The problem is not that God doesn’t give us what we hope for. It’s that we do not know the right thing for which to hope. Hope isn’t what you expect—it’s what you would never dream. It’s a wild, improbable tale with a pinch-me-I’m-dreaming ending. It’s Abraham adjusting his bifocals so he can see, not his grandson, but his son. It’s Moses standing at the promised land, not with Aaron or Miriam at his side, but with Elijah and the crucified Christ.

Hope is not a granted wish or a favor performed. It’s far greater than that.  It’s a zany, unpredictable dependence on a God who loves to surprise us out of our socks!

From God Came Near

Charles Stanley – The Next Steps to Growth

Charles Stanley

Ephesians 4:14-16

Yesterday’s devotion covered three steps to Christian growth: renewing our minds through Bible reading, confessing sin, and repenting of that sin. Today we will look at three more factors that will build us spiritually.

Any believer—whether mature or new to the faith—would be wise to receive godly counsel. I have seen some great men and women take a terrible plunge away from God because they were too proud to admit weakness. The Lord sees us as we truly are; we lack the ability to view ourselves objectively, which is why it’s important to have a friend who will be completely honest about our faults and mistakes. A godly counselor won’t be critical or condemning but rather will prove to be loving and kind.

We also grow spiritually when we serve God by serving others. At times this may mean ministering to someone who tends to bring out our worst qualities. Getting involved in his or her life, though, can help us learn patience, acceptance, and love.

One additional step is to respond properly to pain and difficulty. We all wish our greatest growth came during the calm times of our life. But the truth is, we make the most spiritual progress when we face adversity. Focusing on the Lord instead of on the source of our heartache is the appropriate response.

So the question is, Do you really want to move ahead in your Christian walk? To do so requires time, attention, and commitment. But if you choose to journey down God’s pathway to growth, you can expect to become more like Christ every day.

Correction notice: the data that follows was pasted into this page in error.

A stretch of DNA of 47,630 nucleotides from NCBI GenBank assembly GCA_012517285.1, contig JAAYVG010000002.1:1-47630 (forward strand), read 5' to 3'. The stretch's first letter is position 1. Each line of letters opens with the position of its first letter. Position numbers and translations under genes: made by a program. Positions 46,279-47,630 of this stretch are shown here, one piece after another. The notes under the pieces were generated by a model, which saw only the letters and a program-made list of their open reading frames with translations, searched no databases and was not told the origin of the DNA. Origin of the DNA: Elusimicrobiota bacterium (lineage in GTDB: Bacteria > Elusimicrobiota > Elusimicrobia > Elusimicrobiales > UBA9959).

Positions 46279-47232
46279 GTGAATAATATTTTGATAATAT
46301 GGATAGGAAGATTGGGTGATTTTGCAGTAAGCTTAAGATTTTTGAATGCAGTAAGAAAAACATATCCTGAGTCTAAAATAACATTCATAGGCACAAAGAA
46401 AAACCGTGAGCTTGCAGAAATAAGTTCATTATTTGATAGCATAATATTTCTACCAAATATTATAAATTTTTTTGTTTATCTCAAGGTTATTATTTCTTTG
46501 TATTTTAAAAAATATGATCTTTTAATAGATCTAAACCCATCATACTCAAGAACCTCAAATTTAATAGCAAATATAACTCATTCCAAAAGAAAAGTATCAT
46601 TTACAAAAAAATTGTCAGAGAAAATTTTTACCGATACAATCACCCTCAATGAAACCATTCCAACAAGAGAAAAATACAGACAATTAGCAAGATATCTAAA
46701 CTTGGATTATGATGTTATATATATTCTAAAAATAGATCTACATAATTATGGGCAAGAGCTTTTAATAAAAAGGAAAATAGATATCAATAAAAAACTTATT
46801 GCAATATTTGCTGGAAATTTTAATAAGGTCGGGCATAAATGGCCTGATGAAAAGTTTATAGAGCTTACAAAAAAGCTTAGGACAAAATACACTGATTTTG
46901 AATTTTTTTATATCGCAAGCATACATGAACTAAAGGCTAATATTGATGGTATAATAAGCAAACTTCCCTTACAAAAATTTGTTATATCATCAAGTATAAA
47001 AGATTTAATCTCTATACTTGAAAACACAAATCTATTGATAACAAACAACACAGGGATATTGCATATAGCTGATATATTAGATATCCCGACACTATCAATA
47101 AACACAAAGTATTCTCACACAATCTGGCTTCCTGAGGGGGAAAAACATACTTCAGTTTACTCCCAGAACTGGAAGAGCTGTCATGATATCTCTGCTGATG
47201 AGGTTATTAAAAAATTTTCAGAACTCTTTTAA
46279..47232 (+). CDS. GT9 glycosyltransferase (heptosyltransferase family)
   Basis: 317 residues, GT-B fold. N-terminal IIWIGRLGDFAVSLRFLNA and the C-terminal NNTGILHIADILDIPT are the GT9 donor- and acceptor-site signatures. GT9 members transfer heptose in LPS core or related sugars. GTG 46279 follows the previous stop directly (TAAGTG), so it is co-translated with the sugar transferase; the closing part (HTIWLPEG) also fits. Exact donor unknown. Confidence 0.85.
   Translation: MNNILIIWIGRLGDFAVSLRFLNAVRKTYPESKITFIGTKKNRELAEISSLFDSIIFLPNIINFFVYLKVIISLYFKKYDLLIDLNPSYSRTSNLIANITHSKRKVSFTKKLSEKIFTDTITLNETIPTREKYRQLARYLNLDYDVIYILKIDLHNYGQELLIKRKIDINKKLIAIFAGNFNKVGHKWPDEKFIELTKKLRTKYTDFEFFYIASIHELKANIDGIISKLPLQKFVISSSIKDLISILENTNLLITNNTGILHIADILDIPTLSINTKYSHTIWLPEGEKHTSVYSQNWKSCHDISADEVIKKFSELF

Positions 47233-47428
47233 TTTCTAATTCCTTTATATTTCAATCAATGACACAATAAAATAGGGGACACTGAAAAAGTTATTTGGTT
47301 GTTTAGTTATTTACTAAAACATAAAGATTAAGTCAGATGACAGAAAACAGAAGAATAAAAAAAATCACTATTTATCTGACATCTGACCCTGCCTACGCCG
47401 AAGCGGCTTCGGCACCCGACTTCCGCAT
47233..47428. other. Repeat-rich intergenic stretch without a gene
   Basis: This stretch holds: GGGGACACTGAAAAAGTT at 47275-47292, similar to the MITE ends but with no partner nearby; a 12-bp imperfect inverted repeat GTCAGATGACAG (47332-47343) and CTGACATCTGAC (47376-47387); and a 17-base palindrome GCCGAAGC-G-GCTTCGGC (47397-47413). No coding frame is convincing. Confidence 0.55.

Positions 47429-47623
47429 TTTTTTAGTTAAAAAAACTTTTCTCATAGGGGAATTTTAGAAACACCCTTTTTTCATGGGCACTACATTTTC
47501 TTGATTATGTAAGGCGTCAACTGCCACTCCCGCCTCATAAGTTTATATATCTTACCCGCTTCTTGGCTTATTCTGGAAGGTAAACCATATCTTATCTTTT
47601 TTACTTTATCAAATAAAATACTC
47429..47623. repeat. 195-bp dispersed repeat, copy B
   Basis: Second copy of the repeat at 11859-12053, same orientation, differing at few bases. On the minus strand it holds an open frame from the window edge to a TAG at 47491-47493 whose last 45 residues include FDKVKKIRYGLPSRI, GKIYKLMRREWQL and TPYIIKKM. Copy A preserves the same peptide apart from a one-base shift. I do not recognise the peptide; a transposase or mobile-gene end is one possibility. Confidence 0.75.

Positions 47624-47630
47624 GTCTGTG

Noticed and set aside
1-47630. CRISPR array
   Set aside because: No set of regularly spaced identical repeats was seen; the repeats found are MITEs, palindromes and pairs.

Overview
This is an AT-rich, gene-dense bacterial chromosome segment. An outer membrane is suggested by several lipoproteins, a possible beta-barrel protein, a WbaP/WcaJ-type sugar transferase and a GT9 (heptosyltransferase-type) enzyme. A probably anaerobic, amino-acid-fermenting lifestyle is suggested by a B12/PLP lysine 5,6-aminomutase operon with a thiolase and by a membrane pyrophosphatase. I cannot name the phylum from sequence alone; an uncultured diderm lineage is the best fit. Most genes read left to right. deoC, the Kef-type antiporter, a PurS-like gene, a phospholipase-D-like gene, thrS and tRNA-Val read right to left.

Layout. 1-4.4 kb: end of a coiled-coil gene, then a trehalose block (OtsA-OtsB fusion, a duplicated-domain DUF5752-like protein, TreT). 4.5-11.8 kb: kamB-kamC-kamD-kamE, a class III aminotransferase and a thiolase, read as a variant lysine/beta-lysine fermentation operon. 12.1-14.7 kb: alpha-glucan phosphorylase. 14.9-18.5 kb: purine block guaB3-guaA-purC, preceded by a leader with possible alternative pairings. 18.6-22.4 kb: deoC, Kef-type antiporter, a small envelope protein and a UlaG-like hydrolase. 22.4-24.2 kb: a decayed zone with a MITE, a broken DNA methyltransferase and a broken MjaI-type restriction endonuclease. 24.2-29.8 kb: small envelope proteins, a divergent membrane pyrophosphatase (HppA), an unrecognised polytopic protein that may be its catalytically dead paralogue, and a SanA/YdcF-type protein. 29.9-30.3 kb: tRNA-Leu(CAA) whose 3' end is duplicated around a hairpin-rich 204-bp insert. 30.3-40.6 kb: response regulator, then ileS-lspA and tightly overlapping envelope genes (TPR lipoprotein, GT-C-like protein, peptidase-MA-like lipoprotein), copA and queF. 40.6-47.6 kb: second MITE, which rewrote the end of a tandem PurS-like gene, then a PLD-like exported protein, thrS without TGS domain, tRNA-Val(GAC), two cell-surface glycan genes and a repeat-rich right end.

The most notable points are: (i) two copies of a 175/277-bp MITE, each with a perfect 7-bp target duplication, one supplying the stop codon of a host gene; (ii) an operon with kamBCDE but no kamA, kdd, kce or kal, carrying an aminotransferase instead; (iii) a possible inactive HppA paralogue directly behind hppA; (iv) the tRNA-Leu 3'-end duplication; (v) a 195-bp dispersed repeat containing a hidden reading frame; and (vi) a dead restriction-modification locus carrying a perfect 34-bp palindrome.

Alistair Begg – Hospital of the Cross

Alistair Begg

Ask, and it will be given to you.

Matthew 7:7

There was a place in England that no longer exists, where a loaf of bread was served to every passerby who chose to ask for it. Whoever the traveler was, he had only to knock at the door of St. Cross Hospital, and the loaf of bread was his to enjoy. Jesus Christ loves sinners so much that He has built a St. Cross Hospital, so that whenever a sinner is hungry, he has only to knock and have his needs supplied.

He has actually done better: This Hospital of the Cross has a bath; and whenever a soul is marred and filthy, it may go to this effective fountain and be cleansed. No sinner ever went into it and found that it could not wash away his stains. Sins that were scarlet and crimson have all disappeared, and the sinner was made whiter than snow.

As if this were not enough, there is attached to this Hospital of the Cross a dressing room, and a sinner making application simply as a sinner may be clothed from head to foot; and if he wishes to be a soldier, he will be provided not just with street clothes, but with armor that will cover him from the sole of his foot to the crown of his head. If he asks for a sword, that will be given to him, and a shield too. He will be denied nothing that is good for him. He will have spending money as long as he lives, and he will have an eternal heritage of glorious treasure when he enters into the joy of his Lord.

If all these things are available by simply knocking at mercy’s door, then, my soul, knock hard this morning, and make large requests of your generous Lord. Do not leave the throne of grace until all your wants have been spread before the Lord and until by faith you are confident that they will all be supplied.

You need not be shy about taking Jesus up on His invitation. No unbelief should hinder when Jesus promises. No coldheartedness should restrain when such blessings are to be obtained.